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CB10-08

Contact:  Robert Bernstein
Public Information Office
(301) 763-3030 (phone)
(301) 763-3762 (fax)
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PIO@census.gov

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FOR IMMEDIATE RELEASE:  FRIDAY, JAN. 15, 2010

Census Bureau Reports Families With Children Increasingly Face Unemployment

     The latest look at the American family from the U.S. Census Bureau shows just what effect the recession is having on families and households. Of the 25.8 million married couples with children under 18, about 6 percent of husbands were unemployed in 2009, compared with 3 percent in 2007; 4 percent of wives were unemployed in 2009, compared with 2 percent in 2007.

     Among the 1.5 million family groups with two unmarried parents, 16 percent of the fathers were unemployed in March of 2009, compared with 9 percent in March of 2007, while 8 percent of the mothers were unemployed in 2009, compared with 4 percent in 2007.

     In 2009, 12 percent of the 1.7 million father-only family groups with children under 18 were maintained by an unemployed father, compared with 7 percent in 2007. Of the 9.9 million mother-only family groups, 10 percent were unemployed in 2009 compared with 6 percent in 2007.

     “These statistics show us that families are having a difficult time during this recession,” said Rose Kreider, family demographer with the U.S. Census Bureau. "The data allow us to track annual changes in the structure and condition of the American family."

     These data come from the March 2009 Current Population Survey, presented as a series of detailed tables known as America's Families and Living Arrangements. The tables provide current and historical perspective, allowing for the examination of different types of families by employment status as well as other demographic characteristics over time.

     The percentage of married couples with children under 18 with both parents employed dropped from 63 percent in 2007 to 59 percent in 2009. A higher percentage of married couples with children under 18 had only the wife employed in 2009 (7 percent) than in 2007 (5 percent).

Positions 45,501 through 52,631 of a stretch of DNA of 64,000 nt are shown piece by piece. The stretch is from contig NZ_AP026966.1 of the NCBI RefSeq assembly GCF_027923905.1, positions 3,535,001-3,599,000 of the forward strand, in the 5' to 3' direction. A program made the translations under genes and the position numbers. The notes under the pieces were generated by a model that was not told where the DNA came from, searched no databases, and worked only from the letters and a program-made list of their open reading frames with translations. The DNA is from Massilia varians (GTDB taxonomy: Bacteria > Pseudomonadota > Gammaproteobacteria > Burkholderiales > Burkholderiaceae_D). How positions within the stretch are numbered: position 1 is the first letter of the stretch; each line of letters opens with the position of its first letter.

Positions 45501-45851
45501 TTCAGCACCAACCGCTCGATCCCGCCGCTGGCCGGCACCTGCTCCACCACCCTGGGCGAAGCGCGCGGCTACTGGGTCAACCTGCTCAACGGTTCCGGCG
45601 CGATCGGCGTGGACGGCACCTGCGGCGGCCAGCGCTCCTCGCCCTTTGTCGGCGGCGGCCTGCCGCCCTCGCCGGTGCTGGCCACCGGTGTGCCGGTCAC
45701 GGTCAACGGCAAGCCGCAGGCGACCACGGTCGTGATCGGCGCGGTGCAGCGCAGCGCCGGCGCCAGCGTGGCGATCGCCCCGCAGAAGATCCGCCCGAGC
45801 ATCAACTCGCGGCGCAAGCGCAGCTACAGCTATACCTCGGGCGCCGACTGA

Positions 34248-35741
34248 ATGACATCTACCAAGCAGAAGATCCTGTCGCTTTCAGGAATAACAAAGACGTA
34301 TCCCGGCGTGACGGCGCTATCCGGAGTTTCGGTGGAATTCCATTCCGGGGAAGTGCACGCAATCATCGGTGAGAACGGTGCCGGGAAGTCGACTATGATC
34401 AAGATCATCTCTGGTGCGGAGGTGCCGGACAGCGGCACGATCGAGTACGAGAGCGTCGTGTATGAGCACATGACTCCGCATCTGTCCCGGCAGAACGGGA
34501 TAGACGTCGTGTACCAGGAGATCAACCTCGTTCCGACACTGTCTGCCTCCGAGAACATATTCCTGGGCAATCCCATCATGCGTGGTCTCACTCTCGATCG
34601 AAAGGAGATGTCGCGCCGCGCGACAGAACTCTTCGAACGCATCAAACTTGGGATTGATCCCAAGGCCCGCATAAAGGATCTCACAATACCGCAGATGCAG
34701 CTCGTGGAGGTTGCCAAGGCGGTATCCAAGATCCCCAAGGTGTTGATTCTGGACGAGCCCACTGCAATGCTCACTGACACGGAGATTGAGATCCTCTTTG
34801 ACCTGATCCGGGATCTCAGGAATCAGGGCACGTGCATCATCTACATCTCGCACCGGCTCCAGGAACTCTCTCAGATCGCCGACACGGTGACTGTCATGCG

These statistics varied by race and ethnicity. White non-Hispanic married couples with children under 18 where both were employed went from 66 percent in 2007 to 63 percent in 2009. The percentage of these couples where only the wife was employed went from 4 percent in 2007 to 7 percent in 2009.

     Black married couples with children under 18 with both parents employed went from 66 percent in 2007 to 61 percent in 2009. The percentage of these couples where only the wife was employed went from 9 percent in 2007 to 12 percent in 2009.

     Asian married couples with children under 18 where both spouses were employed went from 57 percent in 2007 to 55 percent in 2009. The percentage of these couples where only the wife was employed went from 5 percent in 2007 to 7 percent in 2009. Neither of these changes was statistically significant.

     Hispanic married couples with children under 18 where both spouses were employed went from 50 percent in 2007 to 43 percent in 2009. The percentage of these couples where only the wife was employed went from 5 percent in 2007 to 8 percent in 2009.

     Other statistics of note —

  • The percentage of children living with two parents varied by race and origin —

                   -- 85 percent of Asian children

                   -- 38 percent of black children

                   -- 69 percent of Hispanic children

                   -- 78 percent of white, non-Hispanic

  • The median age at first marriage was 28.1 for men and 25.9 for women.
  • In 2009, 67.5 million opposite-sex couples lived together -- 60.8 million were married and 6.7 million were not.
  • The United States had an estimated 5.3 million "stay-at-home" parents: 5.1 million mothers and 158,000 fathers. The number of stay-at-home moms was lower in 2009 (5.1 million) than in 2008 (5.3 million). The number of stay-at-home dads did not differ statistically between 2008 and 2009.
  • In 2009, 22.6 percent of married-couple family groups with children under 15 had a stay-at-home mother, down from 23.7 percent in 2008.
  • Spouses in 7.6 percent of married couples in 2009 were of different races or one spouse was Hispanic and the other was non-Hispanic. This is up from 6.4 percent of married couples in 2003. When only race is considered, regardless of Hispanic origin, the percentage of mixed race couples was 4.1 percent in 2009, compared with 3.7 percent in 2003. (In cases where both spouses reported being multiracial, they were not considered to be mixed-race couples.) The earliest year for which these comparisons can be made using data from the Annual Social and Economic Supplement is 2003.
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Comparisons not listed explicitly in these statements may not differ statistically. For example, unemployment among fathers across different types of family groups may not differ within the same year.

The Current Population Survey is a monthly survey of households conducted by the Census Bureau and the Bureau of Labor Statistics. It provides comprehensive data on labor force participation, employment and unemployment. The Bureau of Labor Statistics issues the official unemployment numbers.

Source: U.S. Census Bureau | Public Information Office | PIO@census.gov | Last Revised: July 15, 2014